Thursday, November 8, 2018

When hippos fly

When hippos fly

Most all of us have heard that the word hippopotamus means river horse, & it does. What most of us don’t know is that -potamus (the part that means river) comes from a word meaning rushing water which came from a root word meaning to rush or fly

From the meaning to rush or fly feather was born, as was pinnate (feather-shaped), pinion (wing joint), & pterodactyl (wing-finger). Stretch your imagination a bit further (imagine someone swaggering with a fancy feather on his/her hat), & the word panache makes sense. Imagine the pointy part of a feather pen, & you see why pin & pen share a root This meaning also gave us pinnacle (pointed peak),& pinniped (fin or pin-footed sea mammal).

Some of this root’s to fly-related progeny include ornithopter & helicopter.

But along with meaning to fly, this root meant to rush, which morphed into words meaning to rush in, to grasp, to desire. From these we get the words: petition, appetite, centripetal, compete, perpetual, impetus & impetuous.

Because what goes up must come down, & this root is all about flying, it also gave us the words symptom, & ptomaine.

Who knew?

Please be kind enough to use the comments section to let me know what was most surprising in all this.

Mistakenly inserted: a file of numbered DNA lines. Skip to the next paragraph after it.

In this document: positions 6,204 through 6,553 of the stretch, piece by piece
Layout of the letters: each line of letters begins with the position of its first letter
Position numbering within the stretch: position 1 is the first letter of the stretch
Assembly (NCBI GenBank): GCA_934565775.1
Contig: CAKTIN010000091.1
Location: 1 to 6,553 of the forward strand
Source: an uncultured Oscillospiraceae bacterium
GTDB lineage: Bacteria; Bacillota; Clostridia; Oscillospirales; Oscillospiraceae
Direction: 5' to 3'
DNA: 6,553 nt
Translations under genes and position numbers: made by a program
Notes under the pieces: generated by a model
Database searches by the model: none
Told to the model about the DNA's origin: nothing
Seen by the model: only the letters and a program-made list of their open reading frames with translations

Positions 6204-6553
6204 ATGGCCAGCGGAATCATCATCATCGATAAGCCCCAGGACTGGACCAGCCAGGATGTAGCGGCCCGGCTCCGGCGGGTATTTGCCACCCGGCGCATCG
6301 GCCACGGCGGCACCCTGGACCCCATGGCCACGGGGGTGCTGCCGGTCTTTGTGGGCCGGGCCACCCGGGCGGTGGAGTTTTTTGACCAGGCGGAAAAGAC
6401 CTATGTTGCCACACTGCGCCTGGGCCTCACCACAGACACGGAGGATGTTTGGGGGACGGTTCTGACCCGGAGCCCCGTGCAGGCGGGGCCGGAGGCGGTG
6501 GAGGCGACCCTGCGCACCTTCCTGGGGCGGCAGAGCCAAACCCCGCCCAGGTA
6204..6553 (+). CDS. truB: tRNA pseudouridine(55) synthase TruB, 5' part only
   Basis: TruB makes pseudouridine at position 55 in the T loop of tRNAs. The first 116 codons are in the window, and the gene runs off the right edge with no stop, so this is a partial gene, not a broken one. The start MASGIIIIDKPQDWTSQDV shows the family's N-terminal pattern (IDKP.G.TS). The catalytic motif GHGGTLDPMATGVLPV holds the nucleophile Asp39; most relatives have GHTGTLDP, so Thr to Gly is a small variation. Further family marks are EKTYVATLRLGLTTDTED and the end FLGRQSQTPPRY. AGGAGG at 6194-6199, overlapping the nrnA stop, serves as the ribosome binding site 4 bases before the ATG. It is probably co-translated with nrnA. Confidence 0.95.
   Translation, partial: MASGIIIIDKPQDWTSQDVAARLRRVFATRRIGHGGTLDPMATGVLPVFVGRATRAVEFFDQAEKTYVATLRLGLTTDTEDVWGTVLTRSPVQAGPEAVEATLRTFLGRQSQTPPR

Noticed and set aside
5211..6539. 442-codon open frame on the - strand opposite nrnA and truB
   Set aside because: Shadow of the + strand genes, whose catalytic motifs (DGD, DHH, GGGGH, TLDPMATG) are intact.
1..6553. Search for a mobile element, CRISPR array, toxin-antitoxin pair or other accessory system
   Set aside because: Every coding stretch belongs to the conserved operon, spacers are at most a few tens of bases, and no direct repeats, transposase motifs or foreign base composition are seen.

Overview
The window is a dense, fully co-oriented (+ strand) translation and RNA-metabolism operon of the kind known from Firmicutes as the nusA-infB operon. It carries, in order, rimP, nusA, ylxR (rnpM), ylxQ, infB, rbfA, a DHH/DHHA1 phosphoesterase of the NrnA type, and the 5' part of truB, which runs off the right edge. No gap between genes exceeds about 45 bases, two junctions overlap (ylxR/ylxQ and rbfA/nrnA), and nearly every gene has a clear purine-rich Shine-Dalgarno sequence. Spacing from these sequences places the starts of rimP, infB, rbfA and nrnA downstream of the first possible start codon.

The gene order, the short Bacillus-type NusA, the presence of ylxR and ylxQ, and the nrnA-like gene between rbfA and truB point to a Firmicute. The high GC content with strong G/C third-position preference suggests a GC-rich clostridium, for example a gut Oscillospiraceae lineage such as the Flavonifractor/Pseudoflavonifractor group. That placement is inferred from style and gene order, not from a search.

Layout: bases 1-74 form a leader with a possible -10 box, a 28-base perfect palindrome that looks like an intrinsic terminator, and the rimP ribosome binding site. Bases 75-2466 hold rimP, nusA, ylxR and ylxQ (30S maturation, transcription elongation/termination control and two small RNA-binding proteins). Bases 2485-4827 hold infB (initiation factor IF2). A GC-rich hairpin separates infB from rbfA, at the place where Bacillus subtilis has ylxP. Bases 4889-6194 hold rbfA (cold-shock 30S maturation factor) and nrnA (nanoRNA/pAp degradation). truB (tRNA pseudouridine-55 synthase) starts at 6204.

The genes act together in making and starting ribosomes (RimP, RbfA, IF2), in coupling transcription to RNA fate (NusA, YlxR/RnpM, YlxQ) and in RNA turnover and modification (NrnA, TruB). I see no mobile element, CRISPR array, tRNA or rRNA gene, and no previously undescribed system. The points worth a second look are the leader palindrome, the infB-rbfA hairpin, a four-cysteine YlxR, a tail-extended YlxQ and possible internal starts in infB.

My thanks go out to this week’s sources,,, Wordnik, Collins Dictionary, & the OED.


  1. So does it remain mysterious why some of those words got their "P's" silenced and wedded to "t's"? The words Ptomaine and Pterodactyl have always intrigued me. They seem purposely misleading. And hilarious.

    1. Dearest Miss Allen -- Misleading? Purposely? Our lovely language? Absolutely. Thanks for coming by.

    2. And what of the ptarmigan, which also needs love and attention.

  2. Hey Steve - it appears ptarmigan comes from a Gaelic source. The P got added so it looked more like an academically acceptable word (the spelling got "Greekified") - - but this doesn't change the fact that the ptarmigan (as you noted), needs love & attention.